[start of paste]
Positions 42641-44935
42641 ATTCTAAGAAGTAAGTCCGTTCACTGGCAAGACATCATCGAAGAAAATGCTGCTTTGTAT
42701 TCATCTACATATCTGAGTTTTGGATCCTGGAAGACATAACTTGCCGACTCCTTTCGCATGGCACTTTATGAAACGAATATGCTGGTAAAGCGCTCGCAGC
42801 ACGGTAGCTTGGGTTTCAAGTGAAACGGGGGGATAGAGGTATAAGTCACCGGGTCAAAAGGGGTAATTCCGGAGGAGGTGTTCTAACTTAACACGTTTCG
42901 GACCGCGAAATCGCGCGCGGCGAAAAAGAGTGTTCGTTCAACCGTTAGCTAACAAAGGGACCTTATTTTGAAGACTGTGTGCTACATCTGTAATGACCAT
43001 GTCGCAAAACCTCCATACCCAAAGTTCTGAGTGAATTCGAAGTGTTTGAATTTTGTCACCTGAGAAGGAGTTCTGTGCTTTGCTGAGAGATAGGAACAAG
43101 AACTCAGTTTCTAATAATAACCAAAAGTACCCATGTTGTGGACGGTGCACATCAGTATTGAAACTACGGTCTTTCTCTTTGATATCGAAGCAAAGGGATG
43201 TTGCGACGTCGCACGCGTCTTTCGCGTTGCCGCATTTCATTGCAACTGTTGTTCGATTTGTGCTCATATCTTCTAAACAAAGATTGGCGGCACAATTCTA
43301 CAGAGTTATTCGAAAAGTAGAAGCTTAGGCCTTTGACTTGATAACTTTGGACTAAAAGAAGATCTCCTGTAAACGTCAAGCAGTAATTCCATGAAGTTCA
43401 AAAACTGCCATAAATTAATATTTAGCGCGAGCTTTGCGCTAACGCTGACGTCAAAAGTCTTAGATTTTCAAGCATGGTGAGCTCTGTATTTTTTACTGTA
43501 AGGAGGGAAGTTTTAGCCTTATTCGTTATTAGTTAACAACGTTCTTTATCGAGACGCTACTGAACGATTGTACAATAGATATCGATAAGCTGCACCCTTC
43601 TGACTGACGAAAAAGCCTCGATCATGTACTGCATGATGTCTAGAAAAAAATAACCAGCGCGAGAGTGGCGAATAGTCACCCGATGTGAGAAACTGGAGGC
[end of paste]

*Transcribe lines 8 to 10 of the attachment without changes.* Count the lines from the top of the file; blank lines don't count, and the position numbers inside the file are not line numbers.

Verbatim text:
43201 TTGCGACGTCGCACGCGTCTTTCGCGTTGCCGCATTTCATTGCAACTGTTGTTCGATTTGTGCTCATATCTTCTAAACAAAGATTGGCGGCACAATTCTA
43301 CAGAGTTATTCGAAAAGTAGAAGCTTAGGCCTTTGACTTGATAACTTTGGACTAAAAGAAGATCTCCTGTAAACGTCAAGCAGTAATTCCATGAAGTTCA
43401 AAAACTGCCATAAATTAATATTTAGCGCGAGCTTTGCGCTAACGCTGACGTCAAAAGTCTTAGATTTTCAAGCATGGTGAGCTCTGTATTTTTTACTGTA